Mazda tops world reliability study
Off-road specialist, Jeep, has trailed the field in arguably the world’s largest ever study into car reliability, just ahead of another 4x4-maker, Land Rover.
Almost one in every two (46 per cent) of the North American 4x4 giant’s models recorded a mechanical failure during a given 12-month period. That figure was nearly six times worse than Mazda, which topped the table with a frequency of failure of just 8.04 per cent.
The study by independent automotive warranty specialist, Warranty Direct, looked at more than 450,000 vehicles, across 33 manufacturers, from North America and the UK.
Only two non-Far East manufacturers made it into the top 10 — the BMW-owned, but British-built, MINI and French player, Citroen, scoring ninth and tenth places respectively.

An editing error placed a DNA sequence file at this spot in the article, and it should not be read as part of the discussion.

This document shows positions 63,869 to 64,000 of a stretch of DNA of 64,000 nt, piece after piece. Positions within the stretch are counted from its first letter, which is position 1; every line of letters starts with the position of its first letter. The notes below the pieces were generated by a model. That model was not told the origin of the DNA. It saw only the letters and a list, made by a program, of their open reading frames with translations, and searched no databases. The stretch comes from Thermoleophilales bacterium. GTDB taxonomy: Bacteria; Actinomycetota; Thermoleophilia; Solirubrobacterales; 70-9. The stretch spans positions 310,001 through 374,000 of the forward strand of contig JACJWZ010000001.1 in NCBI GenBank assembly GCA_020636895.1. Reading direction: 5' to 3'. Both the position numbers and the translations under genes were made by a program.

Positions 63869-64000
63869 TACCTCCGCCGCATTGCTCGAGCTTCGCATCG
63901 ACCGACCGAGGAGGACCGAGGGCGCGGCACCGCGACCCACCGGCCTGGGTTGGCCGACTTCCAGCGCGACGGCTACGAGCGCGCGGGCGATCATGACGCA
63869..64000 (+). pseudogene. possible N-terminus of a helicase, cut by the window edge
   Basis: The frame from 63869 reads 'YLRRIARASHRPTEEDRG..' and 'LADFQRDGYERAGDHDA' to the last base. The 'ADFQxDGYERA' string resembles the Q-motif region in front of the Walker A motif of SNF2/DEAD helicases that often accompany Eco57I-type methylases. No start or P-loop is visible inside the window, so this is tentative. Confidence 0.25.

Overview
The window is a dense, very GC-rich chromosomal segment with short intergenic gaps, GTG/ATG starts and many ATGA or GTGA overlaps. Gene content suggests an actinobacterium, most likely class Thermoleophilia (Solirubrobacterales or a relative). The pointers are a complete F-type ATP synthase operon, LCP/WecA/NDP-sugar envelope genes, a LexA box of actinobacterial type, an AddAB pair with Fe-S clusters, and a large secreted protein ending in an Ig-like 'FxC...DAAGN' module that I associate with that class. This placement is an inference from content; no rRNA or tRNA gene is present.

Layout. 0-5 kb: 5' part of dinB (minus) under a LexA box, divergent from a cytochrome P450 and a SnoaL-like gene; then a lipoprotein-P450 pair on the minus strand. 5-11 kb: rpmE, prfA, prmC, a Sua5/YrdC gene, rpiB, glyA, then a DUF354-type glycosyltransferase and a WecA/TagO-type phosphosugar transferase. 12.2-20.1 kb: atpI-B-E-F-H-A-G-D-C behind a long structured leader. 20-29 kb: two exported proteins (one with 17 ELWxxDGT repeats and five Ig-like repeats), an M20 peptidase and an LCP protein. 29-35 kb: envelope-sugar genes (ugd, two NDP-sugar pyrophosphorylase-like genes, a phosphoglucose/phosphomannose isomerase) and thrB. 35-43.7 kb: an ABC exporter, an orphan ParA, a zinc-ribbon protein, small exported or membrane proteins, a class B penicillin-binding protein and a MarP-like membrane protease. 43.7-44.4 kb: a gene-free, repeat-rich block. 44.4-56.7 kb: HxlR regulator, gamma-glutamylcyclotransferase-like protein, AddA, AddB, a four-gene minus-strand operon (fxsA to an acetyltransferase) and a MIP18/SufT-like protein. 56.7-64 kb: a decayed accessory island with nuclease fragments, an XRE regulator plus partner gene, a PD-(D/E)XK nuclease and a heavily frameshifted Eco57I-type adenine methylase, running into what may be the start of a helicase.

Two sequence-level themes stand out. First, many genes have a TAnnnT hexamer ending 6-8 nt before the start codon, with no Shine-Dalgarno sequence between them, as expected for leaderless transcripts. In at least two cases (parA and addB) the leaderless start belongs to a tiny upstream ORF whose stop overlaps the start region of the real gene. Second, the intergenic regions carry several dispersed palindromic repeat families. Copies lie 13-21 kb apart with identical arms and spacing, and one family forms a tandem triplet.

The unique Warranty Direct reliability league table was based on the number of failures reported for every 100 policies sold to owners of vehicles aged three- to nine-years-old. Vehicles analyzed were available in both North American and UK markets.
Korean manufacturer, Kia, proved that budget does not necessarily mean corner cutting when it comes to reliability. The rising star of world motoring was fifth in the table with an incidence rate of 17.4 per cent.
BMW (18th) was placed at the head of Germany’s ‘Big Three’ of Mercedes-Benz (20th) and Audi, which languished in 27th spot.
“The performance of some of the worlds largest manufacturers in terms of reliability is there for all to see,” said Duncan McClure Fisher, managing director, Warranty Direct. “Off-road may mean rugged, but the data suggests that it may not always stand for reliability if you consider the specialists. This is unique data based on real cars, driving real miles, over the past five years. It is the kind of information manufacturers would probably rather you didn’t see.”